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The district court accepted the magistrate's recommendation and denied the motion to dismiss. The Berneys' subsequent appeal from this order was dismissed for lack of appellate jurisdiction upon the ground that the district court's order was not a final order. Upon remand, the magistrate entered a second report and recommendation in which he found that the documents sought by the IRS were relevant to a reasonable inquiry of the Berneys' potential tax liability; the Privacy Act contained specific remedies for noncompliance; and that whether the IRS had complied with the Privacy Act is not a defense in a summons enforcement proceeding.


On December 8, 1981 the district court entered an order adopting the magistrate's report and recommendations. The court then ordered the Berneys to comply with the summonses.


On appeal the Berneys contend: (1) the petition enforcing the summonses should fail due to the IRS's failure to comply with rule 5(e) of the district court; (2) the summons issued to the Berneys was defective for being vague and overbroad; and (3) the IRS did not comply with the Privacy Act of 1974 by its failure to respond to their questions.



Berneys contend that the district court erred in refusing to dismiss the summons enforcement proceedings for lack of prosecution. Berneys argue that the IRS's petition for enforcement should have been dismissed after the United States Attorney failed to submit the memorandum on time in accordance with rule 5(e) of the Civil Rules of Practice of the United States District Court for the District of Utah. Berneys further argue that "[t]he rule [5(e) ] does not state any penalties or offer any remedies for noncompliance. Respondents are therefore entitled to an order to dismiss appellees' petition for failure to prosecute pursuant to Rule 5(e)." We disagree.


A district court may, within its sound discretion, dismiss an action for want of prosecution. We will reverse the court's decision only when there is an abuse of that discretion. Link v. Wabash R.R. Co., 370 U.S. 626, 82 S.Ct. 1386, 8 L.Ed.2d 734 (1962); Petty v. Manpower, Inc., 591 F.2d 615 (10th Cir.1979); Stanley v. Continental Oil Company, 536 F.2d 914 (10th Cir.1976); Davis v. Operation Amigo, Inc., 378 F.2d 101 (10th Cir.1967). In Davis, supra, we stated:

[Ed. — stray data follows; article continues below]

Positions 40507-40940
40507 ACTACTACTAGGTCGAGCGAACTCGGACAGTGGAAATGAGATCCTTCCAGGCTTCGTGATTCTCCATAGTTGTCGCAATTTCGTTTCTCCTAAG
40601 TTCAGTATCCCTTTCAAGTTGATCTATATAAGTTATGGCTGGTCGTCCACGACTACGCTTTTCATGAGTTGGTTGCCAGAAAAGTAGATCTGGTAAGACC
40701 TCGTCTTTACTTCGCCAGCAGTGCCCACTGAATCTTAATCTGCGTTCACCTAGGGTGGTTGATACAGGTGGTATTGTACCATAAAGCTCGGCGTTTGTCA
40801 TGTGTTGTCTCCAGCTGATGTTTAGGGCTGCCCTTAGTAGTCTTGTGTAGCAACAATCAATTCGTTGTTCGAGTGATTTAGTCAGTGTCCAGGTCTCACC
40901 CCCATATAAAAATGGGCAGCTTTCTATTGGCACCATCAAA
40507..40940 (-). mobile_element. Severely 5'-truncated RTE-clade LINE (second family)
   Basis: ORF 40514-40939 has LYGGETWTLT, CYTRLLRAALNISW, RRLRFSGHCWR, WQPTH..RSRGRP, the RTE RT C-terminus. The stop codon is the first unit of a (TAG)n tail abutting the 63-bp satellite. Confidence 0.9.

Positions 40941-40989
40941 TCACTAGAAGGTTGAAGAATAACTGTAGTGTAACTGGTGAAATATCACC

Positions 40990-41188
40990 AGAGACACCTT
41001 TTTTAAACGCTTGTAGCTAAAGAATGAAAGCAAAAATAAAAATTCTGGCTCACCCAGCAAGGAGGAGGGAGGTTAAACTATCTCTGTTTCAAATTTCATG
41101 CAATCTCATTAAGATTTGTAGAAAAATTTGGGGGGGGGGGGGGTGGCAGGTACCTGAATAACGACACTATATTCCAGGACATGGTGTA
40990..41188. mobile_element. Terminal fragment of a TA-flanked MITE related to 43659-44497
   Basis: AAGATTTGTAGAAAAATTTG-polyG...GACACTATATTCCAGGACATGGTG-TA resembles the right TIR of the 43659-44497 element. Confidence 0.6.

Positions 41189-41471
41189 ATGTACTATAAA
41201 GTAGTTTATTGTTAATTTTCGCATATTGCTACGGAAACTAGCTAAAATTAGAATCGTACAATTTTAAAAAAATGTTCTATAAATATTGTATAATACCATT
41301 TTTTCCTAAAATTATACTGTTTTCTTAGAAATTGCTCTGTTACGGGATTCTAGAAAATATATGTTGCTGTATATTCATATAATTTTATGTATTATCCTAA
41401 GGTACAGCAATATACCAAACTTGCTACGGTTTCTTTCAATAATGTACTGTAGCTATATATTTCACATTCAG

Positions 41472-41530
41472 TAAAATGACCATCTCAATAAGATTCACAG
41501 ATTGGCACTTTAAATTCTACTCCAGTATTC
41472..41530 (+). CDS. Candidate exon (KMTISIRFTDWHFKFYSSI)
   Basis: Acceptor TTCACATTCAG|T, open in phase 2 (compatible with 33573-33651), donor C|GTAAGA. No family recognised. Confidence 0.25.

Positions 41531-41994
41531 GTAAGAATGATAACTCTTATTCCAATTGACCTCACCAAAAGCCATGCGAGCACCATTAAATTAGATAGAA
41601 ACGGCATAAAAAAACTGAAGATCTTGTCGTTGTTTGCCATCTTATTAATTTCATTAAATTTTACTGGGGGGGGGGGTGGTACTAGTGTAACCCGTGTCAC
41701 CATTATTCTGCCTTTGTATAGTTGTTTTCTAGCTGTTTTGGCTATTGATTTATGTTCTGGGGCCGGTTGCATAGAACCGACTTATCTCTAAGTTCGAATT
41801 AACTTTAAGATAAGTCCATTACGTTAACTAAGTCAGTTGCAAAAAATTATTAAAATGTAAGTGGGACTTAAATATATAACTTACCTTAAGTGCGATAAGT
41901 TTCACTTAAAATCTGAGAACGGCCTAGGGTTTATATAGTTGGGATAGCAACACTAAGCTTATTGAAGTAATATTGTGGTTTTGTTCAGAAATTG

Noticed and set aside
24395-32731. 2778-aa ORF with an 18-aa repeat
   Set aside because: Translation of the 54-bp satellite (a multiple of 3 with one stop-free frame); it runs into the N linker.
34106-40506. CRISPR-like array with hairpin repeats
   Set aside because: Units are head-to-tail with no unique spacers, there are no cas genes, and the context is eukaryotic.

There is no dispute about the applicable law.


Both under Rule 41(b), F.R.Civ.P. and the inherent power of a judge, a case may be dismissed with prejudice for want of prosecution. The exercise of this power by the trial judge is discretionary and should be sustained upon appeal in the absence of abuse. A dismissal, with prejudice, is a harsh sanction and should be resorted to only in extreme cases. No precise rule can be laid down as to what circumstances justify a dismissal for failure to prosecute but the procedural history of each case must be examined in order to make such determination. The judge must be ever mindful that the policy of the law favors the hearing of a litigant's claim upon the merits.


378 F.2d at p. 103. (Footnotes omitted).


We hold that the district court properly exercised its discretion in denying the Berneys' motion to dismiss. The issue raised by the Berneys, i.e., the availability of the Privacy Act as a defense in an IRS summons enforcement proceeding, was, as observed by the magistrate, "unique". Furthermore, there is nothing to indicate that the 2 1/2 month delay occasioned by the late filing of the requested memorandum was prejudicial to the Berneys, particularly when the initial hearing to show cause was continued by stipulation of the parties.



Berneys contend that the summons issued to them in conjunction with the IRS investigation of their personal returns for 1977 and 1978 "is defective for being vague and overbroad in requesting documents not relevant for a legitimate purpose."


The challenged summons, issued pursuant to I.R.C. § 7602 (1976), specifically requested: